This weekend I was lucky enough to attned Planned Parenthood Advocates of VA’s annual student organizing conference. This year it was held on colonial Williamsburg on the campus of William & Mary, though actually we didn’t see any of the city or campus because we were in fascinating and motivating workshops all day.
I ended up there because of the intersections of a lot of things that, actually, have to do with my online social networking and my off-line political opinions. As a board member of H*yas for Choice, a former Planned Parenthood intern in SD, and a current member of the Planned Parenthood of VA and Planned Parenthood Action Network list-serves I get a lot of information about upcoming events.
Unlike the Obama campaign, which overloaded me with information way, way too frequently, all these organizations send me different messages about the same bill/candidate/issue/etc. This is pretty amazing– it makes sense though, since each affiliate group has a unique perspective based on their particular situation. H*yas for Choice also has a specific viewpoint that goes out over their list serve.
What this means for me, though, is that since I’m getting several different opinions I’m actually much more likely to do something than to just skim and delete. David Plouffe over-filled my mailbox and Facebook pages, but the Planned Parenthood affiliates and/or similar groups rarely message me on the same day, they post interesting things to their Facebook pages, and often encourage me to take action with a pre-existing community.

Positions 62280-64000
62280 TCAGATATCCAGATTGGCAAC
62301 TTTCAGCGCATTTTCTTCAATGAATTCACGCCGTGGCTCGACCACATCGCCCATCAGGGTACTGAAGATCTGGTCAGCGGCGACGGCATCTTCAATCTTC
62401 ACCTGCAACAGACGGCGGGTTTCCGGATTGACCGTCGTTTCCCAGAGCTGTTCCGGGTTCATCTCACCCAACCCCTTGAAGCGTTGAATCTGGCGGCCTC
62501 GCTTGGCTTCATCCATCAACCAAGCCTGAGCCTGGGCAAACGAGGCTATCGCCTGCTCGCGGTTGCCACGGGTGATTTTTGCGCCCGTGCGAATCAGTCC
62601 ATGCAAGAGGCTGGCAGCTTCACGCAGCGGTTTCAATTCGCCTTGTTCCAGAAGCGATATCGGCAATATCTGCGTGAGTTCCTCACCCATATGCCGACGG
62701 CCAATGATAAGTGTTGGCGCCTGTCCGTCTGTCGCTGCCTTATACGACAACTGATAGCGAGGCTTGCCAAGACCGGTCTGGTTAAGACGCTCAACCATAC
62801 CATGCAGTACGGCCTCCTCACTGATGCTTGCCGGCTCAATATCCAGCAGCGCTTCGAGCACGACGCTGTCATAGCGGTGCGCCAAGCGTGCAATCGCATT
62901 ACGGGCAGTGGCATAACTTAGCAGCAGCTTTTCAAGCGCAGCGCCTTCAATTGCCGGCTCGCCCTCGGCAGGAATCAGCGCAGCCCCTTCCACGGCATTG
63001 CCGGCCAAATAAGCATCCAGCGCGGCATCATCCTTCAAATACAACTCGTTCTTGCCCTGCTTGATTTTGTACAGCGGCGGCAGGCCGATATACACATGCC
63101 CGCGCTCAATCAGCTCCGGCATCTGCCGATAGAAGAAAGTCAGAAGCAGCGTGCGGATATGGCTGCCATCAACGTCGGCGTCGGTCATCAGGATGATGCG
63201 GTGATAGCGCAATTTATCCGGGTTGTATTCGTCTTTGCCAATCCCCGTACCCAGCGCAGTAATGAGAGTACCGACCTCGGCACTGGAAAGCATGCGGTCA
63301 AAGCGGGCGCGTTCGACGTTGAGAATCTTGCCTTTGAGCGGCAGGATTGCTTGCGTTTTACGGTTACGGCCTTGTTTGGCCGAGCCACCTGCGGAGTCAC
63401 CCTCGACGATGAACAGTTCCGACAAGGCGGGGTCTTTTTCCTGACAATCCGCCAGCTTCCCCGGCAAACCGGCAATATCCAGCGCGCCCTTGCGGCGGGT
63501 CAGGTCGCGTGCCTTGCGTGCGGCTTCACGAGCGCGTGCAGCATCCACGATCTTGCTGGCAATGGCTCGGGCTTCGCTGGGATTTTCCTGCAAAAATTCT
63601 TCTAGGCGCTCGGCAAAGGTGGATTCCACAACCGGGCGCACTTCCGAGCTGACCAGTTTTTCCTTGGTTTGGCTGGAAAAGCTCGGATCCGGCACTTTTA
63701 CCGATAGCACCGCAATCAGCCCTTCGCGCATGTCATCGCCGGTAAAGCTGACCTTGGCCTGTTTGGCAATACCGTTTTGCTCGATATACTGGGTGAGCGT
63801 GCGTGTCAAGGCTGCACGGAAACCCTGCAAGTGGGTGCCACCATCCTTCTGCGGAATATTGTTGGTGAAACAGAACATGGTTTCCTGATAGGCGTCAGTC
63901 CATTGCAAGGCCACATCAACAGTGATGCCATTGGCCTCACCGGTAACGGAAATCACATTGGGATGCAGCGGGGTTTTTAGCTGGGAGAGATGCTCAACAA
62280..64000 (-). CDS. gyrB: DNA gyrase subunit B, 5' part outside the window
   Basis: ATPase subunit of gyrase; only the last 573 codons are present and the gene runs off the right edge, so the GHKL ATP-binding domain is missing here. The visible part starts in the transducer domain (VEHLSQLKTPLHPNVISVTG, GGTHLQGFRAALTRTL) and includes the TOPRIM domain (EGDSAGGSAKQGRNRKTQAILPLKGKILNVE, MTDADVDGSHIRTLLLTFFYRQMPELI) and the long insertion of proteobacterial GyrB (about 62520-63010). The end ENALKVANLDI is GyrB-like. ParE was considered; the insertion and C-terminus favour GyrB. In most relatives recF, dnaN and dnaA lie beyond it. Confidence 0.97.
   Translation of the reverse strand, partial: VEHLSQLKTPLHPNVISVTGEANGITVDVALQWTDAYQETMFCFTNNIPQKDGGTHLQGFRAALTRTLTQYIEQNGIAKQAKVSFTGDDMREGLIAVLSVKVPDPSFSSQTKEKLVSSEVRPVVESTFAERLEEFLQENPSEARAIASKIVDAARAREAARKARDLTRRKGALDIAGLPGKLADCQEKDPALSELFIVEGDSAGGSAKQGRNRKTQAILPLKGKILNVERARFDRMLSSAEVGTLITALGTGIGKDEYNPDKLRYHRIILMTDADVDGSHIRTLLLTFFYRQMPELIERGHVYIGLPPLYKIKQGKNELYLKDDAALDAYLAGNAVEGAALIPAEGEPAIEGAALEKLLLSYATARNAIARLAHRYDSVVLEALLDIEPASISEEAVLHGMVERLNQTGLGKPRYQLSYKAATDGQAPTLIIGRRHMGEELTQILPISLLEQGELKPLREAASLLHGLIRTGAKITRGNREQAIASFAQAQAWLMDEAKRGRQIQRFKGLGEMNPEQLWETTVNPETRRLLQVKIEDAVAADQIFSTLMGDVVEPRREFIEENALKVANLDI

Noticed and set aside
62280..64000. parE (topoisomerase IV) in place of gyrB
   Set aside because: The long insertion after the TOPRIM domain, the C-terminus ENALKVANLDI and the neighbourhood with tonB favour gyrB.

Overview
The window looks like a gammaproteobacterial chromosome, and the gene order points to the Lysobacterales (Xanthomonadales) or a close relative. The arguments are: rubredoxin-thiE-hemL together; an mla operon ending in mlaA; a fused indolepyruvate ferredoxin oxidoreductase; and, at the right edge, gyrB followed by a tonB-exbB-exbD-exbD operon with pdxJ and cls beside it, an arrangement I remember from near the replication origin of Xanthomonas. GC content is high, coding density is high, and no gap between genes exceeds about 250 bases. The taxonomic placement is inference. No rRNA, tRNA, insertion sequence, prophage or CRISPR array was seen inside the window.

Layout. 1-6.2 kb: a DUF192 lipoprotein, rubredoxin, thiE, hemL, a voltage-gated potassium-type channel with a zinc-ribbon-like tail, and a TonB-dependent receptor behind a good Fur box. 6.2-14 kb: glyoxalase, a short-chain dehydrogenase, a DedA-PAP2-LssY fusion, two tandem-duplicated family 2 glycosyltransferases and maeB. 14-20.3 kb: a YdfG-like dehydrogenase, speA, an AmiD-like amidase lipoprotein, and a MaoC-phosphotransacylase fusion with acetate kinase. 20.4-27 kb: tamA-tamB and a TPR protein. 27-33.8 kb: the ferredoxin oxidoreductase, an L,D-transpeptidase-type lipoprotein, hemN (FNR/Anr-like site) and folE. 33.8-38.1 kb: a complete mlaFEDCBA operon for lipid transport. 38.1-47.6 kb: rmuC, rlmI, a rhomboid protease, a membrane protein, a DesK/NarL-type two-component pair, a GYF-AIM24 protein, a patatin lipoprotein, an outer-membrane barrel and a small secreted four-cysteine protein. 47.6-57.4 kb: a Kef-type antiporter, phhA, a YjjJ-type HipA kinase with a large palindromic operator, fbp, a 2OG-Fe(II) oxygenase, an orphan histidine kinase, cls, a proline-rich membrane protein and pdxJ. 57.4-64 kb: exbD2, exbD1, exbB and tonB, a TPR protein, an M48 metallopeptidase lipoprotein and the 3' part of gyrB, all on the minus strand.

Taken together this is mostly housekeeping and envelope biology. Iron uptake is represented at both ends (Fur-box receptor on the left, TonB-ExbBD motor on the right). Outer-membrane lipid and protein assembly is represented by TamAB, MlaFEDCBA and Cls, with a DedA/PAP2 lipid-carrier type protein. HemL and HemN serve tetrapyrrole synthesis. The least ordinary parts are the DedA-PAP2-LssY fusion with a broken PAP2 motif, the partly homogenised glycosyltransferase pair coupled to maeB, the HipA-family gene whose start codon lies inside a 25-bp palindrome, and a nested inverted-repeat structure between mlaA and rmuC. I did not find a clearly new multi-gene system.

It helps, too, that Planned Parenthood can set up personal contacts between their field organizers and much smaller groups like H*yas for Choice. We felt like our presence, and not just because we’re a Catholic school, was actually really wanted at the conference– it wasn’t just about getting the number of attendees up, it was actually about creating an offline community from the links we’ve built online.
H*yas for Choice has a Facebook group that has links to PPAV, PPAN, NARAL, etc. All those groups, in turn, have pages on Facebook too. I’ve joined them all, but this was the first time where I felt like the on-line and offline world of advocacy was crossing in a productive and inspiring way. We left with the e-mail and Facebook/website addresses for the pro-choice groups at other DC-area schools and, I hope, that by keeping up to date on their actions via the web we’ll be able to organize some productive co-sponsored events, start friendly rivalries, and keep our motivation up.
This must be what Mobilizing Generation 2.0 means by “closing the feedback loop” (more, by the way, on this book later). I am seriously motivated and all it took was stepping away from my action alerts and sitting inside a conference, talking to real people, and being simultaneously thanked for support and asked for action… I’m ready to fight the good fight in the weeks ahead.